Sherlock Holmes is one of those immortal characters who cannot be duplicated and is the permanent figurehead for his line of work. He’s inspired many with his cleverness and keen ability to solve the most complex mysteries, and real-world detectives probably wish they had his impeccable intuition. The character’s wit, pursuit of criminal masterminds, and charming old England setting all make for a fantastic setup for a game, and it’s a well of material that has yet to be properly tapped in the gaming market. Too bad this game does such a lackluster job.
The problem is not the cases; they are ripped from the pages of Sir Arthur Conan Doyle’s brilliant stories. Liberties have clearly been taken to shorten them down to their most rudimentary elements, but the dialogue is elegantly paced and presented.
The main problem with this game is that it’s merely another hidden object and matching game. You’re given a piece of a case, and then sent to hunt for ridiculous objects such as a cucumber, giraffe, or ornament: all things that have nothing to do with the case at hand. Find them all, and the story progresses, but the disconnect is so strong as to be absurd.
There’s a reason “fun” isn’t on the list of things to find in this game.
If you’re not hunting for random objects, you’re comparing two images side-by-side to spot the differences. Even if the images are from locations that pertain to the story, the actual puzzle itself does not, again weakening any connection you might have to the story.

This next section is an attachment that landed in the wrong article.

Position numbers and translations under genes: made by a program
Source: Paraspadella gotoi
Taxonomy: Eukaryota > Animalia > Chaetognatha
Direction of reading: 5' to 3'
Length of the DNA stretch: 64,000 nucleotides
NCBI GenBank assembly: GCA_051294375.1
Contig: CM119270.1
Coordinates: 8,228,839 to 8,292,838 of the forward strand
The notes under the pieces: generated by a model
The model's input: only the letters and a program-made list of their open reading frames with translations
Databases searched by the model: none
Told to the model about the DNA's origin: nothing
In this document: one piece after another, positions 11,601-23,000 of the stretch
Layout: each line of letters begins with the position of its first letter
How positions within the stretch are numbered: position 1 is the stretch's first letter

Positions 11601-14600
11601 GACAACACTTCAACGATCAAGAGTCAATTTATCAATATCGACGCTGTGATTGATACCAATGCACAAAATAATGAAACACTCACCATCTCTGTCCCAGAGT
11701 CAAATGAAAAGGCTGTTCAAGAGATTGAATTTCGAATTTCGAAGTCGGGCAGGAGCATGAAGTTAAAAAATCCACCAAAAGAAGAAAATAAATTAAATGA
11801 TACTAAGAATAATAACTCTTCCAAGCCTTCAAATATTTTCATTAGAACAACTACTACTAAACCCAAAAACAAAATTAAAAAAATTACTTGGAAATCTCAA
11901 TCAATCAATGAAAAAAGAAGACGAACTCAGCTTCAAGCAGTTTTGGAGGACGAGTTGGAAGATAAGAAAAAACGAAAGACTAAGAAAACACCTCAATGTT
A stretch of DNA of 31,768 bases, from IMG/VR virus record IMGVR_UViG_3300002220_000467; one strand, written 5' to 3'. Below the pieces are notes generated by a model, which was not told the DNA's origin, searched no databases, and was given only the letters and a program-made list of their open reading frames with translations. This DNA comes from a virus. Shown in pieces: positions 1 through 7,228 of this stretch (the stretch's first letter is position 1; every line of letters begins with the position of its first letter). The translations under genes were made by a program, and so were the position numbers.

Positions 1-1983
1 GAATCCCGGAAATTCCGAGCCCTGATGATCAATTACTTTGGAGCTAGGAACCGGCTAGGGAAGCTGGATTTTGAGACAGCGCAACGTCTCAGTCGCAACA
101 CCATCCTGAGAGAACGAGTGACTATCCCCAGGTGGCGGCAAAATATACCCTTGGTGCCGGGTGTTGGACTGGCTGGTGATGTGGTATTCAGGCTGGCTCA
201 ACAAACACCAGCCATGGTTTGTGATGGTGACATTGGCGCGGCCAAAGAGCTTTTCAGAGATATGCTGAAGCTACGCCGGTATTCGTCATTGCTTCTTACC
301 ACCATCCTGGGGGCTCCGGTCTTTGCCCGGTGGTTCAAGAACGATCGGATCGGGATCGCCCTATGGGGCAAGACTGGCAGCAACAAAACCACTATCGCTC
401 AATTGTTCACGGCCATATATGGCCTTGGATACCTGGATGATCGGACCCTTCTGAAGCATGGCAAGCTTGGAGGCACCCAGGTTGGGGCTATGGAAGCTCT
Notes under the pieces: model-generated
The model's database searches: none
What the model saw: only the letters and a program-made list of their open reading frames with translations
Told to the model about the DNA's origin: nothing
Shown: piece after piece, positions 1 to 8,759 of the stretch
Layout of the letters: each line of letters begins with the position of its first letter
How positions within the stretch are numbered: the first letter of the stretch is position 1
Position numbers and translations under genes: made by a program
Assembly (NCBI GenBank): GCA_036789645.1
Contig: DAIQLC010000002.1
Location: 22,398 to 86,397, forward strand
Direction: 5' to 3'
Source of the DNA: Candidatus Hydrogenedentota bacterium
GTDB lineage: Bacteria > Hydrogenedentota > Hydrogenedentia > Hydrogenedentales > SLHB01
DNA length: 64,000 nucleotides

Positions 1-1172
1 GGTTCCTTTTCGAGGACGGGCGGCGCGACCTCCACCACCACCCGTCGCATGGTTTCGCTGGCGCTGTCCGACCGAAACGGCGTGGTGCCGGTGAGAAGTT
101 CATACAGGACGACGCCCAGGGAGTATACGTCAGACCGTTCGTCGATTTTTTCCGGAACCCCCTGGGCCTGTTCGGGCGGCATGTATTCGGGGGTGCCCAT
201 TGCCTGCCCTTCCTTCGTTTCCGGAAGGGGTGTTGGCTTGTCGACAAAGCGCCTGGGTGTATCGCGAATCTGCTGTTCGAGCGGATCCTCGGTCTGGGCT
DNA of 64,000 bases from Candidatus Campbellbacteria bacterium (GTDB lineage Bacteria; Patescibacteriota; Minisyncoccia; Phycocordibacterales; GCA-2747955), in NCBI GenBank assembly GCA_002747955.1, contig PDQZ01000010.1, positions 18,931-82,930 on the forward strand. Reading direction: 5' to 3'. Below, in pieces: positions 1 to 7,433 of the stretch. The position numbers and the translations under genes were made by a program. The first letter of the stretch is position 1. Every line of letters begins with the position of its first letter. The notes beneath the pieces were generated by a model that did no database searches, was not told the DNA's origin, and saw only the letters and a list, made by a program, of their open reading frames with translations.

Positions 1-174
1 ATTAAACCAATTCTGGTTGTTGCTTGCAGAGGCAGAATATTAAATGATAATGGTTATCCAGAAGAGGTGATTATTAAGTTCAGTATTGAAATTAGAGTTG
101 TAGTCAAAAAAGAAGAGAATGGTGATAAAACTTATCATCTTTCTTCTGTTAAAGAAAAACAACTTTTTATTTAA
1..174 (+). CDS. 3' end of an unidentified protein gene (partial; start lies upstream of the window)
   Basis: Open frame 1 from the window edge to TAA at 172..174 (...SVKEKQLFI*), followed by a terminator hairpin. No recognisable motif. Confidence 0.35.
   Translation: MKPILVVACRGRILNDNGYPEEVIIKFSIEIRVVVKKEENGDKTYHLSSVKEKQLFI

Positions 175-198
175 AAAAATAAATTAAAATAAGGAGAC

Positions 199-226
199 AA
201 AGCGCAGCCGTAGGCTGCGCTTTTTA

The visuals look good, as any still images should, but you are often required to zoom far in to spot some of the smaller objects. When you do, prepare yourself for severe graphical degradation. The images become so blurry that it’s hard to tell exactly what you’re looking at, which won’t help you spot the objects any faster. The objects are also usually either so large they are impossible to miss or so small as to only annoy you when you finally locate them. You can get as many hints as you like, which only affects your score for the case. Randomly tapping otherwise has no adverse effect.
Like the popular bar game.
Another problem is that you must be online to load a new case. Individual cases are downloaded, so if you’re on an iPod Touch and have no usable wireless signal, you’re out of luck. If you happen to really get into the game, additional ones are available for purchase, but we doubt that you’re going to care that much.
Holmes fans hoping for more of their favorite detective are better off checking out the new movie. The presentation and stories in The Game is Afoot may suffice, but the lack of meaningful integration of puzzles with the stories make this little more than a gimmicky hidden object game, of which there are already far too many in the App Store. Sherlock Holmes deserves better than this, and frankly, so do you.